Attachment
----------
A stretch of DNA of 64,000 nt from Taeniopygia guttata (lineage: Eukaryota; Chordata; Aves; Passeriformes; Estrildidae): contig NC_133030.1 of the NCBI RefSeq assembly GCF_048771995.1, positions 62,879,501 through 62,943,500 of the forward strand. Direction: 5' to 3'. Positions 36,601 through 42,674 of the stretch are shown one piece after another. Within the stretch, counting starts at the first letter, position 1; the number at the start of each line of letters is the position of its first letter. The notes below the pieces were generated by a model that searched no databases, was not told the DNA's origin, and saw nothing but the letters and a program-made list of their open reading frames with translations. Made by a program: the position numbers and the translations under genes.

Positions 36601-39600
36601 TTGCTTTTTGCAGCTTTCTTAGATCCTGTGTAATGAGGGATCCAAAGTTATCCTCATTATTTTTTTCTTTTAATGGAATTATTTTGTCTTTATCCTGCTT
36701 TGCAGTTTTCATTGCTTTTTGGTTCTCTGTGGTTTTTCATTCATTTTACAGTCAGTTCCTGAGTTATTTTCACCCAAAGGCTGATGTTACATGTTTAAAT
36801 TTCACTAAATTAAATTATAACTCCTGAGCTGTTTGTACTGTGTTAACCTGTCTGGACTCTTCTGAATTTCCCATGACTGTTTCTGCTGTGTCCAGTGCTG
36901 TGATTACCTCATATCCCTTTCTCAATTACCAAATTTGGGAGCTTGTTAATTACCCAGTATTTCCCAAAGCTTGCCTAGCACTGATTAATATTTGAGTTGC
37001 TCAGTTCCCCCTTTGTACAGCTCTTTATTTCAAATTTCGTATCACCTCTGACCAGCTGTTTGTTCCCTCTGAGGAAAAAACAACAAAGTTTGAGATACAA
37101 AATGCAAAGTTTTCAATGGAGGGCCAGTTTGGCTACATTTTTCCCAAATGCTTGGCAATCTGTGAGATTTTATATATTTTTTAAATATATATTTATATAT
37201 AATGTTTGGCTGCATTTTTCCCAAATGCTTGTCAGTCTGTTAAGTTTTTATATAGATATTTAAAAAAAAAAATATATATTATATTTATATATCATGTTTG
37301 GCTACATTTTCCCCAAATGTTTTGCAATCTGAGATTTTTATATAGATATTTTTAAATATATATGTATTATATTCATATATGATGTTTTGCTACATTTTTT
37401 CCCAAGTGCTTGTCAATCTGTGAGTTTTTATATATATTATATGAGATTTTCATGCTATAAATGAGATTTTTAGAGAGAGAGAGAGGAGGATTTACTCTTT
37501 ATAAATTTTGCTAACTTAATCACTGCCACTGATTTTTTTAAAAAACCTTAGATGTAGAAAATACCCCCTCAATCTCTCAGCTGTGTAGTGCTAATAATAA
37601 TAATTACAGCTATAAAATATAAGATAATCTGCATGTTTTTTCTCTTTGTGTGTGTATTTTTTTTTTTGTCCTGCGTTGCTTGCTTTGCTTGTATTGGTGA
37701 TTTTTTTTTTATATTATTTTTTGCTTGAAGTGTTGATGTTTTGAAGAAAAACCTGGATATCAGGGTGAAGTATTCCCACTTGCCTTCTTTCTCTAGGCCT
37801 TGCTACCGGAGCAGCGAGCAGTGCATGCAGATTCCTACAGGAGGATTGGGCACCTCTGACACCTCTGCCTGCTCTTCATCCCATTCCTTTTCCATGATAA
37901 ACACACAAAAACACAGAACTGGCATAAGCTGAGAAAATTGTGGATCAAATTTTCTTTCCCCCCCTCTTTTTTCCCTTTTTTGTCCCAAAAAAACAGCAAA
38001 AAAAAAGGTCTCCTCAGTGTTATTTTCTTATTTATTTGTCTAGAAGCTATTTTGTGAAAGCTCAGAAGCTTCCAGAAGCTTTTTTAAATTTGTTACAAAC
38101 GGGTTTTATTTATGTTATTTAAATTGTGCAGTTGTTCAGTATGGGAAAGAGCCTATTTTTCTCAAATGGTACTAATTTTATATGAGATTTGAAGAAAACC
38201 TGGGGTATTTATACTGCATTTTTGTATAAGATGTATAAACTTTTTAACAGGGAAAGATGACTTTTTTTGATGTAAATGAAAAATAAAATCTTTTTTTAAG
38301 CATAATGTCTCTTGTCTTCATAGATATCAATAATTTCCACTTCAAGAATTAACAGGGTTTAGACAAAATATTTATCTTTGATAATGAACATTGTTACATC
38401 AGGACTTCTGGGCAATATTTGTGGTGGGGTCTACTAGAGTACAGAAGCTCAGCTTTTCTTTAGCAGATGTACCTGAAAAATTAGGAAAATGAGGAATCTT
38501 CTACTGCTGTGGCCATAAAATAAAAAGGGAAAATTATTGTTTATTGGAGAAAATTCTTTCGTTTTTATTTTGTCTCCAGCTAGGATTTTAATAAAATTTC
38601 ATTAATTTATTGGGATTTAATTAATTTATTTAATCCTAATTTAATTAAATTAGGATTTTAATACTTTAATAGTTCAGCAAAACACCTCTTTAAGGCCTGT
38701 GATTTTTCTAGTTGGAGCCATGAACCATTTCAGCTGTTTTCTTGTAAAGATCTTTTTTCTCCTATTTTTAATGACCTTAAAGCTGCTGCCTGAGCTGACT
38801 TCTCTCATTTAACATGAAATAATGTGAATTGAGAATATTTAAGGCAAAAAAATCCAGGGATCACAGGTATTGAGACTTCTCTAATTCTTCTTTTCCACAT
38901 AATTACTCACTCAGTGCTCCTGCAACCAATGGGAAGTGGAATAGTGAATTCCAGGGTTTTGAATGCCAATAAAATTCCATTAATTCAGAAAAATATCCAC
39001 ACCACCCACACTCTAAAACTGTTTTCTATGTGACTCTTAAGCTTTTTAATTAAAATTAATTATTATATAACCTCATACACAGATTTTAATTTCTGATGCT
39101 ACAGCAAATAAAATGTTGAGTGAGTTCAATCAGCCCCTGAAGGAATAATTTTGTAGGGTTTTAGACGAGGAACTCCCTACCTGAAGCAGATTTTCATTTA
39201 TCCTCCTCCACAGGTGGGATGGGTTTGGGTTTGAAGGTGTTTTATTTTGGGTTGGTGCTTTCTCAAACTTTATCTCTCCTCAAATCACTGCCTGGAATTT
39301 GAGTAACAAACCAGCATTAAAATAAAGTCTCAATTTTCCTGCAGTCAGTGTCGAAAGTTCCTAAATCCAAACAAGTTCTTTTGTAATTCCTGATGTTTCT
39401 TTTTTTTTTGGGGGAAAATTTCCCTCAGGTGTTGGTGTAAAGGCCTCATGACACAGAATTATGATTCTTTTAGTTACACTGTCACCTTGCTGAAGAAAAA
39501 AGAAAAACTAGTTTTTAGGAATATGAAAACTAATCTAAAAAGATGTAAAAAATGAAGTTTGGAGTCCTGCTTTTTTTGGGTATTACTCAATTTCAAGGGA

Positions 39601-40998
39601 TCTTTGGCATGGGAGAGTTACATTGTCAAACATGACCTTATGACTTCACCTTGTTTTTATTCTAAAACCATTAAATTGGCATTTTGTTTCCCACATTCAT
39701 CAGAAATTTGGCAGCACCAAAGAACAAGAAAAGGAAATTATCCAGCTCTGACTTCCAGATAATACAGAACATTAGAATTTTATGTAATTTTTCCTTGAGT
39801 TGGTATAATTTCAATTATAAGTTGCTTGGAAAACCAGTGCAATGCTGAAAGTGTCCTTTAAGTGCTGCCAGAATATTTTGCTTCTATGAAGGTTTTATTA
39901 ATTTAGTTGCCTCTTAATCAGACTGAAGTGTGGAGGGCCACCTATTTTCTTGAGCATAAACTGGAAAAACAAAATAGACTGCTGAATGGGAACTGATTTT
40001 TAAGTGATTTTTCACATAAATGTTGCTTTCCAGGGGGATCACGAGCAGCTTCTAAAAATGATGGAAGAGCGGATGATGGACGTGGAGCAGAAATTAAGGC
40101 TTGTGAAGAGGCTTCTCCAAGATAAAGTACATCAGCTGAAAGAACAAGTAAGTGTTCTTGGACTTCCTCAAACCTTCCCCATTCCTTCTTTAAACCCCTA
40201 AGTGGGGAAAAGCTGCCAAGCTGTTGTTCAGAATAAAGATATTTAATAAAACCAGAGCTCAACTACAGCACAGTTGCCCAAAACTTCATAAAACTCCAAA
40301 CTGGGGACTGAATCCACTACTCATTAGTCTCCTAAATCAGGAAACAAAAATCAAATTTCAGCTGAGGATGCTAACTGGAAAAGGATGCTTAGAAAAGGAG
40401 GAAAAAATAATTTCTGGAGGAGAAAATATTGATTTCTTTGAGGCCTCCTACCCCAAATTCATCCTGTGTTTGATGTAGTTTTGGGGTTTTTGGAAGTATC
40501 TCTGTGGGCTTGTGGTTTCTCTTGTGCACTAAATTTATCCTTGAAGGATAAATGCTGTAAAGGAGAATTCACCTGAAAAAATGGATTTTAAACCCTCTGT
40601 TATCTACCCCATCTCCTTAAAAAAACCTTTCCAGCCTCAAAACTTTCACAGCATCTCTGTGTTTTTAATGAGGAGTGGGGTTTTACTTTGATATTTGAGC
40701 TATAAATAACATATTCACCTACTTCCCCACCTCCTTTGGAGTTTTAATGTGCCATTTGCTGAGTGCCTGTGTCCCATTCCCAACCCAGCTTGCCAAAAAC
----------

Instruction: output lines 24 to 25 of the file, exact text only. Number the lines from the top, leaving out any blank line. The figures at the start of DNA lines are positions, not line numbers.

38701 GATTTTTCTAGTTGGAGCCATGAACCATTTCAGCTGTTTTCTTGTAAAGATCTTTTTTCTCCTATTTTTAATGACCTTAAAGCTGCTGCCTGAGCTGACT
38801 TCTCTCATTTAACATGAAATAATGTGAATTGAGAATATTTAAGGCAAAAAAATCCAGGGATCACAGGTATTGAGACTTCTCTAATTCTTCTTTTCCACAT